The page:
2. 2. International Journal of Modern Engineering Research (IJMER) www.ijmer.com Vol. 3, Issue. 4, Jul - Aug. 2013 pp-2407-2411 ISSN: 2249-6645 www.ijmer.com 2408 | Page chosen to later analysis. Missing data was computed by use of relationship between elevation and rainfall. To this order, linear regression was calculated in Spss software. II. Method Calculation of meteorological indices The Standardized Precipitation Index The standardized Precipitation Index (SPI) is one of the indices that were presented for drought monitoring. It is calculated in short-term (3, 6 and 9 months) and long-term (12, 24 and 48 months) periods. In any time scale, the SPI mean may reach zero in a location and its variance become equal to 1.Using the SPI, quantitative definition of drought can be established for each time scale. A drought event for time scale i is defined here as a period in which the SPI is continuously negative and the SPI reaches a value of -1.0 or less. The drought begins when the SPI first falls below zero and ends with the positive value (Mckee et al., 1993). The SPI is calculated by using the following equation: 𝑺𝑷𝑰 = 𝑷𝒊 − 𝑷 𝑺 (1) Where Pi and 𝑷 are the precipitation and average precipitation of selected period, S is standard deviation of precipitation. The Reconnaissance Drought Index (RDI) The Reconnaissance Drought Index (RDI) is calculated in three stages: Initial value of RDI (a0), normalized RDI (RDIn) and standardized RDI (RDIst). Initial value may be calculated for each month, seasons (3-month, 4-month, etc.) or hydrological year. The a0 is calculated by using the following equation (Tsakiris et al., 2007; Asadi Zarch et al., 2011) 𝒂 𝟎 (𝒊) = 𝑷𝒊𝒋 𝟏𝟐 𝒊=𝟏 𝑷𝑬𝑻𝒊𝒋 𝟏𝟐 𝒋=𝟏 ; 𝒊 = 𝟏 𝟏 𝑵 𝒂𝒏𝒅 𝒋 = 𝟏 𝟏 𝟏𝟐 (2) Where Pijand PETij are the precipitation and potential evapotranspiration of the jth month of the ith hydrological year. Hydrological year is starting from October in Iran. N is the total number of years of the available data. A second step, the Normalized RDI(RDIn)is computed using the following equation for each year, in which it is evident that the parameter a0 is the arithmetic mean of a0 values (Tsakiris et al., 2007; Asadi Zarch et al., 2011). 𝑹𝑫𝑰 𝒏 (𝒊) = 𝒂 𝟎 (𝒊) 𝒂 − 𝟏 (3) The third step, the Standardized RDI(RDIs), is computed following a similar procedure to the one that is used for the calculation of the SPI: The equation for the Standardized RDI is: 𝑹𝑫𝑰 𝒔𝒕(𝒌) (𝒊) = 𝒚 𝒌 𝒊 − 𝒚 𝒌 𝝈 𝒚𝒌 (4) Where 𝑦 𝑘 is the 𝑙𝑛(𝑎0; 𝑦 𝑘) is its arithmetic mean of 𝑦 𝑘 , and 𝜎𝑦𝑘 is its standard deviation. The RDI is based on the ratio of two aggregated quantities which are precipitation and potential evapotranspiration. It can be estimated for all time scales. However 3, 6, 9 and 12 month are suggested since they are more useful for comparing different locations (Tsakiris and Vangelis, 2005). Estimation of potential evapotranspiration for drought monitoring using RDI Several methods have been suggested for PET estimation. The Penman–Monteith (PM) equation is one of the standard methods of calculating PET by using meteorological data. It is remarkable that the international scientific community has accepted this equation as the exact method (Jabloun and Sahli, 2008). Although PM equation in different climates has shown positive results, but because of the full meteorological data requirement such as minimum and maximum air temperature, minimum and maximum relative humidity, solar radiation and wind speed, its widespread use is limited. In some studies for drought monitoring using RDI, alternative methods such as Thornthwaite method and Blaney-Criddle equation has been used for PET estimation (Kanellou et al., 2010). Therefore in this research was used the Calibrated Thornthwaite method (Ahmadi and Fooladmand, 2008) for Kohgilouye and Boyerahmad Province. The Calibrated Thornthwaite equation is : 𝑷𝑬𝑻 = 𝟏𝟔(𝟏𝟎 𝑻 𝒆𝒇𝒇 𝑰 ) 𝒂 (5) Where PET is mm month-1 ,Teff is the effective monthly temperature (°C). I is a thermal index imposed by the local normal climatic temperature regime, and the exponent a is a function of I. Effective temperature is calculated as (Camargo et al., 1999): 𝑻 𝒆𝒇𝒇 = 𝑲(𝑻 𝒂𝒗𝒆 + 𝑨) (6) 𝑨 = 𝑻 𝒎𝒂𝒙 − 𝑻 𝒎𝒊𝒏 (7)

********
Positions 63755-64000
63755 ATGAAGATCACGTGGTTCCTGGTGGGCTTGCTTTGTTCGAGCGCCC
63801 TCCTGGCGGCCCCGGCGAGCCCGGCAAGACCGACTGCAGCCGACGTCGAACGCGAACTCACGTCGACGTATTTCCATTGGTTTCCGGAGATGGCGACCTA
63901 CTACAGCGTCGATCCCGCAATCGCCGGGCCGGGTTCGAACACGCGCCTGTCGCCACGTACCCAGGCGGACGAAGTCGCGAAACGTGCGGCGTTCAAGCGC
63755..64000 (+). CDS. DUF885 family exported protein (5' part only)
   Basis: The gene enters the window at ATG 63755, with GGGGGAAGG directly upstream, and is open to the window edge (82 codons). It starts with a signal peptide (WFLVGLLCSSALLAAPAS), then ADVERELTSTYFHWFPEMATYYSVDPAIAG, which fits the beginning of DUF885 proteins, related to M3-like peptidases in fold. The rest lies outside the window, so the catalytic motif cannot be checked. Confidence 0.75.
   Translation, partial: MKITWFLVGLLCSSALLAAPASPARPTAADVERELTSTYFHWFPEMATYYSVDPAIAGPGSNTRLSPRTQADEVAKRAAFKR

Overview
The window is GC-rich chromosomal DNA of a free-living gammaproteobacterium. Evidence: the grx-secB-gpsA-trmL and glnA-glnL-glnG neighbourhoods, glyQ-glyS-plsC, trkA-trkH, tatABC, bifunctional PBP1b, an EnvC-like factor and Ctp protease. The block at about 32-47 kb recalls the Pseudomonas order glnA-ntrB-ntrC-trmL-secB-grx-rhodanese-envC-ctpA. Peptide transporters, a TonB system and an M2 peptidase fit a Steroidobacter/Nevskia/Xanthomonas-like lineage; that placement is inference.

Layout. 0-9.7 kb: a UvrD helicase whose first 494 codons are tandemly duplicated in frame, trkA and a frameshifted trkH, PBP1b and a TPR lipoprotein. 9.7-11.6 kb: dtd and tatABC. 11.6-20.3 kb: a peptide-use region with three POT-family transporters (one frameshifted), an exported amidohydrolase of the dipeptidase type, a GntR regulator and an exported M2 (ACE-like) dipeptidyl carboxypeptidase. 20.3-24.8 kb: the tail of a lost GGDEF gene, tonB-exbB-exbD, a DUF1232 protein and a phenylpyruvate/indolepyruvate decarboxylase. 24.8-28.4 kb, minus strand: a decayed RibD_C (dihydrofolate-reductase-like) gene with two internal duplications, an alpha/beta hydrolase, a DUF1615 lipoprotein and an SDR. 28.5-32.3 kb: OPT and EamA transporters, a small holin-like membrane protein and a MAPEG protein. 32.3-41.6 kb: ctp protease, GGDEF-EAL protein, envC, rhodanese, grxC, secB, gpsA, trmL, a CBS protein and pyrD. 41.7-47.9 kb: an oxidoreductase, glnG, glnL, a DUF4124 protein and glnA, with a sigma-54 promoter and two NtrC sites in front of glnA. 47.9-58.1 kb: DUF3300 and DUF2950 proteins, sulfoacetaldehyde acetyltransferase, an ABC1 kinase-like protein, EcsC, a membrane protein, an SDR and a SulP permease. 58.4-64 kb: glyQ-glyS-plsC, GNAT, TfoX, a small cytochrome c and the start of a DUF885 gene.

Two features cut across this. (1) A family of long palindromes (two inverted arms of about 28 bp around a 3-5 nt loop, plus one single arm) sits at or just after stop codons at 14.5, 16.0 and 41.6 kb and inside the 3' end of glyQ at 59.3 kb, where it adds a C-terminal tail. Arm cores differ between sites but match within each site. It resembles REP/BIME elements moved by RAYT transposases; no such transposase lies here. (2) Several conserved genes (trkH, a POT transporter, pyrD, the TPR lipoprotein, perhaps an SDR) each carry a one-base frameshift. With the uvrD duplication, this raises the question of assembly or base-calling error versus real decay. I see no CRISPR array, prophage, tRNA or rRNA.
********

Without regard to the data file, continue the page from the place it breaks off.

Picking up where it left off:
3. 3. International Journal of Modern Engineering Research (IJMER) www.ijmer.com Vol. 3, Issue. 4, Jul - Aug. 2013 pp-2407-2411 ISSN: 2249-6645 www.ijmer.com 2409 | Page Where Tmin, Tmaxand Teffare the minimum, maximum and effective monthly temperature (°C) respectively. Kis the calibrated coefficient. Time Scales In this study, Monthly SPI and RDI were calculated using the monthly precipitation and evapotranspiration data of 17 stations in Kohgilouye and Boyerahmad Province. SPI and RDI values were calculated in the period of hydrological years from 1982 to 2012 for the time scales of 1, 3, 6, 9 and 12 months. Because of data limitations, SPI with time scales longer than 24 months may be unreliable. The RDIst behaves similar to the SPI. Drought classification of these indices is shown in Table 1. The values from -0.5 to -0.99 and +0.5 to +0.99 considered as nominal class of mild drought and slightly wet (Shamsnia and Pirmoradian, 2009). III. Results and discussions Correlation analysis between RDI and SPI The correlation coefficients (r) between SPI and RDI for each area and each time scales are described in Table 2. Results show the presented correlation coefficients increase in the longer time scales such as (9 and 12 months). The maximum value of r between SPI and RDI was obtained for 12-month time scale and the minimum value for 1-month time scale in all areas (Table 2). In time Scale 9 and 12 months in all stations, correlation coefficient (r) is more than 0.9. Because SPI index is related to precipitation parameters for drought assessment, the results show that precipitation parameters are more effective in drought with a longer time scale. By contrast, the effect of potential evapotraspiration parameters that were used in the RDI index will be reduced by increasing the time scale. The wet, drought and normal periods have more fluctuation on the short time scales such as 1, 3 and 6 months, because of the low number of effective months and effects of other meteorological parameters on the severity of drought. In other words, changes of dry and wet periods on short time scales, in addition to precipitation, depend on the evapotraspiration and the other weather parameters. Identification of Drought Events Fig 2 shows the annual SPI and RDI in the yasuj station for the period 1982 to 2012. The negative values show the dry years of the historical record. It can be seen that the most sever drought occurred during the year 2007- 2010. Drought Maps Drought maps were produced using the estimated annual values of SPI and RDI. Also, By means of kriging method spatial severity of drought was mapping. Fig 3 and 4 shows Spatial distribution map of SPI and RDI in 2010 in the study area. It can be observed that north and west parts of the area lie in the extremely class and the rest of area is generally characterized by severely and moderately drought. Such spatial drought map can be useful to forecast drought in the further studies. In most cases, the results from both indices are similar. However, in some cases, depending on the local conditions, the results from RDI are more sensitive. IV. Conclusions SPI and RDI were calculated in a period of 30 years data (1982 to 2012) for Kohgilouye and Boyerahmad Province. Correlation analysis is performed to identify the differences of the standardized precipitation index (SPI) and the reconnaissance drought index (RDI). From the presentation of some popular indices for drought assessment it seems that SPI is becoming the most widely used index. This is probably due to its simplicity, universality and to its least data demanding nature. In this paper however it was shown that water deficit cannot be estimated only on the input (e.g. precipitation) but also on the output variable (water consumption). Based on the logic a new index, RDI was purposed using data of two determinants, precipitation and potential evapotranspiration. It can be more effectively associated with hydrological and agricultural drought. Also it is an ideal index to study the effects of climate instability conditions. Due to its easy calculation RDI can be used for monitoring purposes and to a certain extent for short period drought forecasting. References [1] Ahmadi, S.H. and Fooladmand, H.R. (2008). Spatially distributed monthly reference evapotranspiration derived from the calibration of Thornthwaite equation: a case study, South of Iran. Irrig Sci. 26:303–312. [2] Asadi Zarch, M.A., Malekinezhad, H., Mobin, M.H., Taghi Dastorani, M. and Kousari, M.R. (2011). Drought Monitoring by Reconnaissance Drought Index (RDI) in Iran. Water Resour Manag. 25(13):3485-3504. [3] Borg, D.S. (2009). An application of drought indices in Malta, case study. European Water. 25/26:25-38/ [4] Kanellou, E., Domenikiotis, C., Tsiros, E. and Dalezios, N.R. (2008). Satellite-based drought estimation in Thessaly. European Water, 23/24:111-122. [5] Kanellou, E., Domenikiotis, C., Tsiros, E. and Dalezios, N.R. (2008). Satellite-based drought estimation in Thessaly. European Water, 23/24:111-122. [6] Khalili, D.,Farnoud, T., Jamshidi, H., Kamgar-Haghighi, A.A. and Zand-Parsa, Sh. (2011). Comparability analyses of the SPI and RDI meteorological drought indices in different climatic zones. Water Resour Manag. 25(6): 1737-1757. [7] Jabloun, M. and Sahli, A. (2008). Evaluation of FAO-56 methodology for estimating reference evapotranspiration using limited climatic data. Application to Tunisia. Agric Water Manage. 95:707–715. [8] Jain, S.K., Keshri, R., Goswami, A. and Sarkar, A. (2010). Application of meteorological and vegetation indices for evaluation of drought impact: a case study for Rajasthan, India. Natural Hazards. 54: 643-656.